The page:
Absanjo didwhich I think was quite importanthe went
for the big guns. He went for the governors at the state level.
This also featured in Obasanjo's strategy of getting them under
control. What it did was to make sure that everybody below then
knew that they had no cover. What has happened since 2007 is that
all those people have been let free. Before 2007 corruption at
the federal level was hardly looked into, only at the state level;
now they have concentrated at the bureaucratic level within the
federal system, not even at the ministerial level. All the governors
are going about doing their own things unchallenged; all the ministers
are doing the same. It is the bureaucrats at the federal level
who are taking the heat; which means they have to find the resources
to confront maybe 2,000, 3,000 and 4,000 major corruption cases,
rather than taking one person and using him to set an example
further down the pyramid.
Q15 Hugh Bayley: There is a great
danger in generalising. I have only been to Nigeria twice, once
as John has said four or five years ago, where it struck me that
there was endemic corruption with senior officials quite brazenly
touting for percentages, down to the man in the airport who suggested
a backhander would make sure my luggage got on the plane. On that
occasion we met people, probably the governors although I cannot
remember, in government in Rivers State, in Enugu State and Benue
State, and on our more recent visit we met people in government
in Lagos State and in Kano State and met some federal ministers.
I felt this time there were people who at least talked the talk
whom you felt you could work with. Do you think we were led to
see a few beacons of excellence; or do you think the quality of
governance overall in Nigeria has changed in the last five years?
Dr Mustapha: You went to Nigeria
just this yearthe anti-corruption war has slipped since
2007, that is the import of what I am saying, and Michael said
that much also, regardless of what people say.
Q16 Hugh Bayley: There was some progress,
particularly at high level, and there has been some backsliding?
Dr Mustapha: Yes, a different
target has now been chosen for attack.
Mr Unom: It is pretty complicated
for the President because the impression is given personally that
he is clean and wants to remain clean. It is not clear whether
it is a question of him just having bad friends who are then hampering
the work, or whether he thinks it is a risky strategy in the first
term of his administration to go after the big guns but that is
where we are.
Q17 Hugh Bayley: My question is this:
DFID has a large bilateral programme in Nigeria but is completely
unlike the programme in Ghana or Tanzania. It is not providing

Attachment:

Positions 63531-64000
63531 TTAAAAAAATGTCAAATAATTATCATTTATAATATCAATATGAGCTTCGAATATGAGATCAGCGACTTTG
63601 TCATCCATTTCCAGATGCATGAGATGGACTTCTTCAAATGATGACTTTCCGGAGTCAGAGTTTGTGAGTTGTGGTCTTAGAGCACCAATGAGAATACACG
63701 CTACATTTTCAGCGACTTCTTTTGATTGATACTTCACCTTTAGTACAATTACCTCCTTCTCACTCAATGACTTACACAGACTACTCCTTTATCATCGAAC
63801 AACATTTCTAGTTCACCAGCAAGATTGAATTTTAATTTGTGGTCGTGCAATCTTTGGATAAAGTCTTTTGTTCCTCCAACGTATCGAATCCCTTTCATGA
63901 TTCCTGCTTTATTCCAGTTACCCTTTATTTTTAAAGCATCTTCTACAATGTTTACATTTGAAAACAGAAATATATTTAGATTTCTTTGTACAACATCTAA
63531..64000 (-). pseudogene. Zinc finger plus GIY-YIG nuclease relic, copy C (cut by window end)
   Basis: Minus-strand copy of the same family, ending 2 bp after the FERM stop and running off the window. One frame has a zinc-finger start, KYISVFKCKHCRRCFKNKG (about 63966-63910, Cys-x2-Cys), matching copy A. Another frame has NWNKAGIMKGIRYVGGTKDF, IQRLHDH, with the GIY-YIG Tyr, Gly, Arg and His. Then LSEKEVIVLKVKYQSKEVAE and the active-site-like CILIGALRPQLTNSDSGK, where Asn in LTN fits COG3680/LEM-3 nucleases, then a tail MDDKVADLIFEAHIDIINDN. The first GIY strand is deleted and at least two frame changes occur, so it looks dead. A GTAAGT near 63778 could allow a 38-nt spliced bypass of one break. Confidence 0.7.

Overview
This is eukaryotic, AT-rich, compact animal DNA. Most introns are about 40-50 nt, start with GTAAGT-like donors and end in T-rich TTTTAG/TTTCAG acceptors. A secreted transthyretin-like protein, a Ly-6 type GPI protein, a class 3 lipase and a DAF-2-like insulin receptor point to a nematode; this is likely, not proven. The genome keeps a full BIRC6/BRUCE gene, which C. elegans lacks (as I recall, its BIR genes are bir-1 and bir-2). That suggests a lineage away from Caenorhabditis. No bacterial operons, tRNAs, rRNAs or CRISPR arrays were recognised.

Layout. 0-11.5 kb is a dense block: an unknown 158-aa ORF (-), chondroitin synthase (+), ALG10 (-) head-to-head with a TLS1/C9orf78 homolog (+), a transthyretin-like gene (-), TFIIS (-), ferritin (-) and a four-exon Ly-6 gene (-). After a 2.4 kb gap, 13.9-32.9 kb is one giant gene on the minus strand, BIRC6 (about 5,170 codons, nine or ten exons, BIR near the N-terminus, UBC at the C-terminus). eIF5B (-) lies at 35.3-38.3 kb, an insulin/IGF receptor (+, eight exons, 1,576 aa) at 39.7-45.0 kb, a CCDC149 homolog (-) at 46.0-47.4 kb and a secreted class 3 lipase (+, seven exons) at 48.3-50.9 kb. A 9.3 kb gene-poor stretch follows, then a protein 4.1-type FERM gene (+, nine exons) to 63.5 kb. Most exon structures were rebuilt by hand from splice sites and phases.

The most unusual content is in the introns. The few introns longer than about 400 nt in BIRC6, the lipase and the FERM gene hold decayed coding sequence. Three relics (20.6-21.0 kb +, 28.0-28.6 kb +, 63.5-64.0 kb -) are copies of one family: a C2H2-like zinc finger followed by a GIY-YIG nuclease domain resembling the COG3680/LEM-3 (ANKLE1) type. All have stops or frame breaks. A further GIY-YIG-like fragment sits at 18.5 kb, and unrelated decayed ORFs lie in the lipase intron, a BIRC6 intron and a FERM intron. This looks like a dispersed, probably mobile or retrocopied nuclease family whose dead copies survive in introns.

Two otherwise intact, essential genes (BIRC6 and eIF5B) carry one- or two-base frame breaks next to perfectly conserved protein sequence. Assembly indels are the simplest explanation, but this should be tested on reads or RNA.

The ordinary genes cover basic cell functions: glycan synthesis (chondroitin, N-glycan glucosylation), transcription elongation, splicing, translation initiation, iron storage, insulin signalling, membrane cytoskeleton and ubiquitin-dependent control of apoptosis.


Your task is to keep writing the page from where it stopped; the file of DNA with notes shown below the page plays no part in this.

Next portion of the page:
welfare assistance; it is not addressing basic human needs. It
is basically addressing the quality of governance. Is that a realistic
strategy? Can well-meaning foreigners working with the administration
change the quality of tax collection, the transparency of records
presented to the public and to the legislatures; or is that a
risky strategy for DFID? Would DFID be better to pull out and
say, "This is an impossible place to work"?
Dr Mustapha: That would not be
my advice! I think it is a difficult and complex situation but
it is a job that needs to be done, both in the interests of Nigerians
and, let it be said, in the interests of the British public as
well. Should the country unravel the whole of West Africa is gone
and the consequences will ripple right across the globe. It is
an engagement that is necessary and not always easy but I think
needs to be done.
Q18 Hugh Bayley: Why does the UK
then see a need for a bilateral programme, but not many other
countries? The Americans and Canadians have a bilateral programme
but the Dutch do not really, the Germans do not and the French
do not. Why do these wider security issues matter to Britain but
not matter to Germany, the Netherlands or Sweden?
Mr Unom: I thought the other Europeans
were represented in the EU; certainly that is the impression that
the EU gives in Nigeria, that other Europeans are represented
in the EU.
Q19 Chairman: The EU was so under-staffed
on our visit they were not able to provide anybody to meet us!
Mr Unom: Maybe it is a strategy
because they implement mostly through government, or through government
projects. This is a slightly different strategy to DFID's. All
the others are engaged, even if they are not directly providing
assistance; but the EU, US Government, DFID and the major international
players, the Canadians, are punching their weight; but it is clear
that all are interested for the reason that Dr Mustapha has given.
Despite the frustrations, there have been indications of progress
scattered around. Corruption, for instance, remains front-page
news in Nigeria. It is simply part of the public discourse in
Nigeria. You cannot escape it. That is an important development
in itself. For eight years under Babangida nobody mentioned corruption
but now there is a public debate going on regarding the fight
against corruption. There have been indications that now the public
is really tuned in. It is difficult to go back on the agenda,
but there will be periods when the enthusiasm might wane on the
part of the Government; but the agenda cannot be swept under the
carpet; it just cannot go away any more. There is a chance that
if Nigerians themselves keep plodding away something might happen.
The joke in Nigeria is that the fight against corruption might
be more critical over here in the UK than back in Nigeria, since
the work of the Anti Money Laundering Unit here has had important
repercussions in Nigeria, as Michael said earlier. That international
contribution to that fight is very critical, and was never large.
In fact it is because things are changing over here in the UK
that Nigerians have hope; it is because there is a chance of arresting
the Governors over here that Nigerians are interested.
1 UN Development Programme. Back
Institutionalising ethnic representation: How effective is
affirmative action in Nigeria?, Journal of International Development
21(2009), pp 561-576 and Nigeria since 1999: A revolving door
syndrome or the consolidation of democracy?, Chapter 5 from
Turning Points in African Democracy, Edited by Abdul Raufu Mustapha,
June 2009. Back
The former President. Back